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Bytes: What’s new in tech

Facebook’s new privacy settings; T-Mobile’s roaming revolution; The fight over ‘illegal hotels’

Facebook’s new privacy settings
Facebook is again making it harder for users to protect their privacy, said Hayley Tsukayama in WashingtonPost.com. The social network said last week that it will remove a privacy setting that allows users to keep their profiles from turning up on the site’s search results. Facebook says it’s only “trying to encourage people to control their privacy on an item-by-item basis.” Now you’ll need to check each post “to see if what you’re putting up is for public view or just for friends or specific lists of friends.” Try turning on Timeline approval, too, which shows you what friends post about you and lets you “review posts and photo tags before they’re posted to your Timeline.” Alas, there are “some things you just can’t hide,” including profile pictures, cover photos, and some news feed activity.

T-Mobile’s roaming revolution
People who travel abroad often might want to consider T-Mobile, said Roger Cheng in CNET.com. The wireless carrier has unveiled a global data roaming plan, which will offer unlimited texts and data to users when they’re abroad. The new plan is targeted at business customers, whose employees can rack up pricey phone bills traveling on the job. “It’s a good step to get the attention of a market that has largely ignored T-Mobile’s presence and which spends a lot on their monthly phone bills,” one analyst said. There are drawbacks: “While the data is unlimited, the connection rate is painfully slow when stacked up against an LTE or even HSPA+ experience.” But experts said no company could offer affordable service that’s also fast, so make your choice.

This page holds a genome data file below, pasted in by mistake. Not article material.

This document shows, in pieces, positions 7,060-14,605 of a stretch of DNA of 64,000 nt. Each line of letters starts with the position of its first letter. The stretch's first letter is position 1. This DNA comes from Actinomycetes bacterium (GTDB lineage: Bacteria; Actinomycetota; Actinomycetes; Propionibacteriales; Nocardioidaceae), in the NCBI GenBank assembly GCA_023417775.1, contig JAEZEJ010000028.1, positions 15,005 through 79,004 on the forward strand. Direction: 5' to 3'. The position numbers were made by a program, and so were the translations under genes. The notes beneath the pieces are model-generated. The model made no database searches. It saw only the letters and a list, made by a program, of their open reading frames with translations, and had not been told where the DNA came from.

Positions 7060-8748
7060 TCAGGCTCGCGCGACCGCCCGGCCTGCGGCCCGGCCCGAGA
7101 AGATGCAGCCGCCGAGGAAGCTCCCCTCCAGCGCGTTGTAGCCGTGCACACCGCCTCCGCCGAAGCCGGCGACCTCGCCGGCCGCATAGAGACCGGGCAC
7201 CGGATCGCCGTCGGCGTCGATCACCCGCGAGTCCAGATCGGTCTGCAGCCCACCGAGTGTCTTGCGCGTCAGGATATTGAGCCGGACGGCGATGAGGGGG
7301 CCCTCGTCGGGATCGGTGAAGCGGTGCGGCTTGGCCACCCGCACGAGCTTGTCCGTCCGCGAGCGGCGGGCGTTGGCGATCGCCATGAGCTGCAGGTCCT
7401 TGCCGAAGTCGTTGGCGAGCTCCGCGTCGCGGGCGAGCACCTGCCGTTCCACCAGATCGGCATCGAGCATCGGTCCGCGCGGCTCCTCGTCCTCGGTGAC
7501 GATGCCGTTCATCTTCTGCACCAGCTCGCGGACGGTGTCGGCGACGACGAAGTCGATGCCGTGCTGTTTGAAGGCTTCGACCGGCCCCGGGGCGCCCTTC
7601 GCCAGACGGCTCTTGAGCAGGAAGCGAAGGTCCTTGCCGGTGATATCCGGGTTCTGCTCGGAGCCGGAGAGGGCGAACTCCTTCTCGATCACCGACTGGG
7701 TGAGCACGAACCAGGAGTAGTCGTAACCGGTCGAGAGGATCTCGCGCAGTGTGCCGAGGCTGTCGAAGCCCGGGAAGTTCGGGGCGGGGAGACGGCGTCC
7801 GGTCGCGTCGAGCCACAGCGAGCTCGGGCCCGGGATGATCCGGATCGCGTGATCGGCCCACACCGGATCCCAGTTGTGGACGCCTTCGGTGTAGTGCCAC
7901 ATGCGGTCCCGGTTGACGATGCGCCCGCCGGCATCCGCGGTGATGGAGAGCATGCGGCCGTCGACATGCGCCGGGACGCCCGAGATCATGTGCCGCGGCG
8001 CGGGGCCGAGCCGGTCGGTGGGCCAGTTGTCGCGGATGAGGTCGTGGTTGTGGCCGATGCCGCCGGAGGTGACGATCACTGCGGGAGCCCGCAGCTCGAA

The fight over ‘illegal hotels’
Airbnb is fighting back against a government crackdown, said Ryan Lawler in TechCrunch.com. The site, which allows homeowners to rent out their places to tourists and travelers, is resisting a subpoena from New York Attorney General Eric Schneiderman demanding that the company turn over data on almost 15,000 users. Airbnb has drawn ire from regulators trying to crack down on illegal hotels—full-time rental businesses that they say undermine the established tourism industry and deprive local governments of valuable tax revenue. Airbnb had earlier promised to compromise, pledging to collect taxes from hosts in New York and help “weed out nuisances.” But the site now seeks to block the AG’s request for user data, calling it a “government-sponsored fishing expedition.”

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